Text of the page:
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Bezos’ Amazon reportedly using third-party sellers’ data to develop its own private-label products: Report

Third party sellers stock their products at Amazon warehouses and in some cases, they even sell directly.

SNS | New Delhi |

Amazon has constantly maintained, even to US Congress, that it does not use third-party sellers’ data to help develop its own private-label competing products. But according to a report from The Wall Street Journal, which conducted a series of interviews with various former employees and analysis of documents, the reality is contradictory to what company has been claiming.

“Amazon.com Inc. employees have used data about independent sellers on the company’s platform to develop competing products, a practice at odds with the company’s stated policies,” the WSJ report said on Thursday.

Amazon’s business is dependent on the third party sellers, who use its platform to reach out larger customer base. These third party sellers stock their products at Amazon warehouses and in some cases, they even sell directly.

There have been several instances in which Amazon has created its own version of a product that is being sold by a third party seller. But the company has long asserted that when it makes and sells its own products and it doesn’t use the information it collects from the site’s individual third-party sellers.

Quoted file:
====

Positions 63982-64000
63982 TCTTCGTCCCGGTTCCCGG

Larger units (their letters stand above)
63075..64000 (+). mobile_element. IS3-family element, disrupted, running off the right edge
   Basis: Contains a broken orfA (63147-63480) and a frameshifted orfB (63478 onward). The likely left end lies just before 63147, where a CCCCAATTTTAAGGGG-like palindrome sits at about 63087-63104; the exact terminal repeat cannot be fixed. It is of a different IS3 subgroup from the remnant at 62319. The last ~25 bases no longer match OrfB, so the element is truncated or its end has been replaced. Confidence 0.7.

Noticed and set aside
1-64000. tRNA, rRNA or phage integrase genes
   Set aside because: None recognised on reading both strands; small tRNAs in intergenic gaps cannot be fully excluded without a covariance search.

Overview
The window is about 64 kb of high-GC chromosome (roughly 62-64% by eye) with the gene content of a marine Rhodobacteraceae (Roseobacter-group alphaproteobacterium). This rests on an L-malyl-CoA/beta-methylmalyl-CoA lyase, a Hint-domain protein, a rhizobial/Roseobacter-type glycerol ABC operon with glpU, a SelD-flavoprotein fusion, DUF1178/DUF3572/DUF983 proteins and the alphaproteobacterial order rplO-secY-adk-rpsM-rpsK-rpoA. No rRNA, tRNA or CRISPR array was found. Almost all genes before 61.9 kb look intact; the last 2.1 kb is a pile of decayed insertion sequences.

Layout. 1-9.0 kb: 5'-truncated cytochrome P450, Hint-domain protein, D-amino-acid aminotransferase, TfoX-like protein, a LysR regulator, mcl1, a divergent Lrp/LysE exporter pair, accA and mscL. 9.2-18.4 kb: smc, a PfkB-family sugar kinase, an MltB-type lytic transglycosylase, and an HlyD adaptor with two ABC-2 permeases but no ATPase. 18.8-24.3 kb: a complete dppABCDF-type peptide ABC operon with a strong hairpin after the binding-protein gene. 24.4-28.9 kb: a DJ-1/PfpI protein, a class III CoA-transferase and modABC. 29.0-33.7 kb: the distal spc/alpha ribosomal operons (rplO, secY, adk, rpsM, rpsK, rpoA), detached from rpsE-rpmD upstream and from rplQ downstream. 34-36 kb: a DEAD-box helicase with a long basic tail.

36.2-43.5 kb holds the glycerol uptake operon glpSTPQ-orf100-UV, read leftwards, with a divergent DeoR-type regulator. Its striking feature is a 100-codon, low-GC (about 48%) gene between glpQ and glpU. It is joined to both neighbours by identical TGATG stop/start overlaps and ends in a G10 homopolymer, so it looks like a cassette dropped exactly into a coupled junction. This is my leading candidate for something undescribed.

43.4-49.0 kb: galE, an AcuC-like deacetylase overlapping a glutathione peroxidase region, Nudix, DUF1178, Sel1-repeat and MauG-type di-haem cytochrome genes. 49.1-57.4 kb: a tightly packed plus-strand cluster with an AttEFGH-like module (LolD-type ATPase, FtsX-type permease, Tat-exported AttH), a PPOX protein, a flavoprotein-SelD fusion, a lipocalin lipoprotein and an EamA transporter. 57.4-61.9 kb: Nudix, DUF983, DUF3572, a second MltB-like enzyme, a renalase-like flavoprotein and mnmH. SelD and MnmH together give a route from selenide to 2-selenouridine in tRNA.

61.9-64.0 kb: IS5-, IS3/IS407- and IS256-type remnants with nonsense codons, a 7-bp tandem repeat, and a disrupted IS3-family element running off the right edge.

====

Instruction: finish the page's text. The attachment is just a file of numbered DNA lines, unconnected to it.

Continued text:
The WSJ report prompted US Senators to reiterate that giant tech companies have too much power.

Earlier, the WSJ report probe found that some Amazon executives had access to seller data that was then used to discover bestselling items they might want to compete against. Amazon has long maintained that it’s against company policy to use such data to build products for itself.

In the latest WSJ report, one former employee told they knew they were violating company’s policies.

“We knew we shouldn’t,” said one former employee who accessed the data and described a pattern of using it to launch and benefit Amazon products. “But at the same time, we are making Amazon-branded products, and we want them to sell.”

In a statement, Amazon spokesperson said in a statement that the company, “strictly prohibit our employees from using non-public, seller-specific data to determine which private label products to launch. While we don’t believe these claims are accurate, we take these allegations very seriously and have launched an internal investigation.”